Of the 43 women randomised to the intervention seven (16%) did not manage to engage a non-smoking buddy; one women asked four people, two women asked two people and four women could only identify one non-smoking buddy in their social sphere. Nineteen women (44%) had one non-smoking buddy during the course of their pregnancy. The 17 women who lost their initial non-smoking buddy were asked to nominate a subsequent buddy. Of those who lost their non-smoking buddy, 11 (26%) had two non-smoking buddies and six (14%) had between three and five non-smoking buddies. Of the 36 women who commenced the study with a non-smoking buddy, nine (25%) did not have a non-smoking buddy post birth.
A total of 172 MI’s were performed in pregnancy, with 149 (87%) completed in antenatal clinic in conjunction with CO monitoring. Women opted to have 23 (13%) MI’s over the telephone. There were 12 (28%) women in the intervention that missed at least one scheduled antenatal appointment.
The aim of this pilot study was to test the feasibility of a multiple component intervention (CO monitoring, MI and a non-smoking buddy) to assist young pregnant smokers to cease smoking. Our analysis found no statistically significant differences between groups. Discussion will focus on why the intervention proved ineffective (lessons learnt) and why young women who continue to smoke throughout pregnancy may benefit from targeted assessment of illicit drug use, suicidal ideation, and sexual abuse.
This research was built on the foundation of prior research by members of this team which found women who ceased smoking valued a supportive relationship with someone sensitive to their smoking goals . Additionally our multiple component intervention was evidence based [17,21,22,25] but still failed to produce the large effect hypothesised in the study. Although our results were not statistically significant, there was a clear trend towards higher cessation levels in the intervention group. We believe insufficient statistical power may have resulted in inconclusive evidence to support our hypothesis.
A main objective of this pilot study was to provide information on the feasibility of employing the multi-component intervention in this cohort of vulnerable smokers. However, the study may have been more useful if we had considered the multiple component intervention as three different components rather than one . It is clear many women found it hard to sustain a relationship with one non-smoking buddy. If the relationship with the initial non-smoking buddy ended, it was often difficult for women to identify an alternative non-smoking buddy in a social environment where smoking was the norm .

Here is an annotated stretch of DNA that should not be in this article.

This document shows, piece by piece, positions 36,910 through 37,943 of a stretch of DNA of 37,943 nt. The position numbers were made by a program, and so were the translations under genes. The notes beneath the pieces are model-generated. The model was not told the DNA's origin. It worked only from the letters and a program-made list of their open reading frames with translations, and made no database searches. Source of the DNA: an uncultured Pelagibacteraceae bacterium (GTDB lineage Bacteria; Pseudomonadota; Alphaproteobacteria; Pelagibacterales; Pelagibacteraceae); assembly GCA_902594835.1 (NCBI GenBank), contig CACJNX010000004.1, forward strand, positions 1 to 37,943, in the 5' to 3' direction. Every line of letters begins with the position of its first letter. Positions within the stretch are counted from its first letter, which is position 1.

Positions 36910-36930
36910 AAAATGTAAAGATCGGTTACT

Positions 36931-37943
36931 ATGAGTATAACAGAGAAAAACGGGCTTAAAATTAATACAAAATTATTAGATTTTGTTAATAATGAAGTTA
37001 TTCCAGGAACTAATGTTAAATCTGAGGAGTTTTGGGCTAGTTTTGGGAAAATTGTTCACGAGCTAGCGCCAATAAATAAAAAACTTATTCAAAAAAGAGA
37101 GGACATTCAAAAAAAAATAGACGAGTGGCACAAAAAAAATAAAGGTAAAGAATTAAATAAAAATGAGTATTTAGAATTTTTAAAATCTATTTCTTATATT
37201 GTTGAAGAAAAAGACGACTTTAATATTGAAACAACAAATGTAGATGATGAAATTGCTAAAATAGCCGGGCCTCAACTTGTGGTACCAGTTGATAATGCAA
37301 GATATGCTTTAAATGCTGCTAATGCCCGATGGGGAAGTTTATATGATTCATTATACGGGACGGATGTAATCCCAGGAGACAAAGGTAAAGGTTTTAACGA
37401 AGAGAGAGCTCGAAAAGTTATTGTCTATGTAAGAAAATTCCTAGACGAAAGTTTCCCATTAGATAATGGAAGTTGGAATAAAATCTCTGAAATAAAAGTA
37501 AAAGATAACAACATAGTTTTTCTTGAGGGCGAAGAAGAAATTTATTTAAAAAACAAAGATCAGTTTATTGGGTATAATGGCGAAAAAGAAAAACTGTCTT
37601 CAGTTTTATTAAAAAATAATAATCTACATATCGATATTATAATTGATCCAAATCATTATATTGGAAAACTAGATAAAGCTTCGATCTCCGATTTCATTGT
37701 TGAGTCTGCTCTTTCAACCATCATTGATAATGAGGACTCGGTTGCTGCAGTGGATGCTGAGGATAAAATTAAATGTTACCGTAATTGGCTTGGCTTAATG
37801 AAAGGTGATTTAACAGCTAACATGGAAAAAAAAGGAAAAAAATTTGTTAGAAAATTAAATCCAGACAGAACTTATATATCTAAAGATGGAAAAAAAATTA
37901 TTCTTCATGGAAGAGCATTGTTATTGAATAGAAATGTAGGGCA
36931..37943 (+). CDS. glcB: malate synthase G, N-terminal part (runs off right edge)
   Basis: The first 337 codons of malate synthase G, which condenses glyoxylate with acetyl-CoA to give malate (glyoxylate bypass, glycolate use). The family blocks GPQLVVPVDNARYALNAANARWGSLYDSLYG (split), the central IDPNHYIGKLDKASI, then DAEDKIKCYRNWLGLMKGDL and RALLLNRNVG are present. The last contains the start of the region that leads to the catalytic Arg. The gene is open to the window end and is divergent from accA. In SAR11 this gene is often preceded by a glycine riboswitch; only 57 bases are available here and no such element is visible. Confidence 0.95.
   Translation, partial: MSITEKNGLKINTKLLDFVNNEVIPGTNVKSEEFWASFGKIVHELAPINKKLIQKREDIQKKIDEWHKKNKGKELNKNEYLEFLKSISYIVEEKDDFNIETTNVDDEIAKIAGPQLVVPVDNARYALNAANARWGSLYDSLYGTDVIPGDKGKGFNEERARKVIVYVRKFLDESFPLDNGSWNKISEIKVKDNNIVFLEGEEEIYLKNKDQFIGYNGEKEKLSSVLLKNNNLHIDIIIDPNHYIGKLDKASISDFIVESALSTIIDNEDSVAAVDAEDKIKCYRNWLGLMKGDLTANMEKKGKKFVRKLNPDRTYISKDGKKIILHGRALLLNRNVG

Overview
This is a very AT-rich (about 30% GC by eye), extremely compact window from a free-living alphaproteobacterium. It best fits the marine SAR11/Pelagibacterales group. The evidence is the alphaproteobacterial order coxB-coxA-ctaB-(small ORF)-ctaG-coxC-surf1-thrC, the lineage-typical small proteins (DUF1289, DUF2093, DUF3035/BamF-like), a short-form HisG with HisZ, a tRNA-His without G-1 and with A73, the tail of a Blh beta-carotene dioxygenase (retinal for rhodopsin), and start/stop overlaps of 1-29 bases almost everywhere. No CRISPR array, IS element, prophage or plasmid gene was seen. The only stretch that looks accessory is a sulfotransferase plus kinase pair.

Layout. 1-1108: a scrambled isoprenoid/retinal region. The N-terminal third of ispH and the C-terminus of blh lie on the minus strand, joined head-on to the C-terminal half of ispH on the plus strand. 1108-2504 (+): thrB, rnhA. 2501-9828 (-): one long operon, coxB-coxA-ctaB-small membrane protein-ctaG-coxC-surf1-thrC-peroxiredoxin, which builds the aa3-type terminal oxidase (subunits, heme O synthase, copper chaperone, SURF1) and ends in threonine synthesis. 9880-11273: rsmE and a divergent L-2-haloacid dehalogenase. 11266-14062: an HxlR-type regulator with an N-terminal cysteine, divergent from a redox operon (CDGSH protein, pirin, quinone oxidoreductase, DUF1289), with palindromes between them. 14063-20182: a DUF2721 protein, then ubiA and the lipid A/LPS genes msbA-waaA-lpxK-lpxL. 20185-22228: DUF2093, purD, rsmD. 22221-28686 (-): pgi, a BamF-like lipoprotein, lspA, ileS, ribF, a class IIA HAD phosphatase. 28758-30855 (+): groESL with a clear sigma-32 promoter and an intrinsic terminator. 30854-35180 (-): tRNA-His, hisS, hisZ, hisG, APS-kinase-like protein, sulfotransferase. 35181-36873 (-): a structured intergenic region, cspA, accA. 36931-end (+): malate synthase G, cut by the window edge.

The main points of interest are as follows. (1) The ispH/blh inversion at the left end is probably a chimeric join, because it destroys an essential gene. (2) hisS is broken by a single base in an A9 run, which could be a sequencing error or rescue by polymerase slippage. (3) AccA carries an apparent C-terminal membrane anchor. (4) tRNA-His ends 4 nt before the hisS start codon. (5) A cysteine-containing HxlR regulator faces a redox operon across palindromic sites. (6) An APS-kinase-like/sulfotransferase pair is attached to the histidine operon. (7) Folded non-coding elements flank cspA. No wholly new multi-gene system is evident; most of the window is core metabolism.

In addition, we assumed from previous evidence that the MI employed would foster an environment in which women were able to freely disclose their cigarette use and work to cease or reduce their cigarette smoking [25,26]. Retrospectively MI could have been individually tailored away from antenatal clinic and in an environment of the woman’s choice. We were also unable to assess to assess the impact of having MI away from the antenatal clinic over the telephone as only a minority of women chose this option.
It is important to monitor trends in sub populations of pregnant young women vulnerable to smoking, such as those who experience trauma or violence and those who use illicit drugs, to develop and evaluate program effectiveness . Women who consented to this study wanted to cease smoking but had competing areas of foci which took priority (such as use of illicit drugs and sexual abuse) [8,28]. Our experience was that as a woman’s use of illicit drugs in pregnancy decreased their smoking increased. We also noted the impact of having a child removed by child protection services post birth, contributed to stress which triggered smoking . We acknowledge the multicomponent intervention did not empower women to address these harms individually  and suggest this approach is central if health professionals are to develop comprehensive smoking cessation programs for this vulnerable cohort.
This pilot study has limitations that should be considered. No specific subpopulation of pregnant smokers was targeted. The study was small and may not be representative of the population of young pregnant smokers in WA. Smoking history was dependant on the women’s personal recall of their smoking behaviour and willingness to disclose their smoking. We did not objectively confirm their nicotine levels. Psychosocial history was dependant on women being willing or able to recount their trauma around sexual assault. The stigma associated with illicit drug use during pregnancy may have made some women reluctant to discuss their drug use history.
It is important to monitor trends in sub populations of pregnant young women vulnerable to smoking, to work out which aspects of cessation programmes work. Although our multi- component intervention was tailored for this cohort, it failed the reality test. We hope the lessons learned and insights gained will assist other health professionals in this field.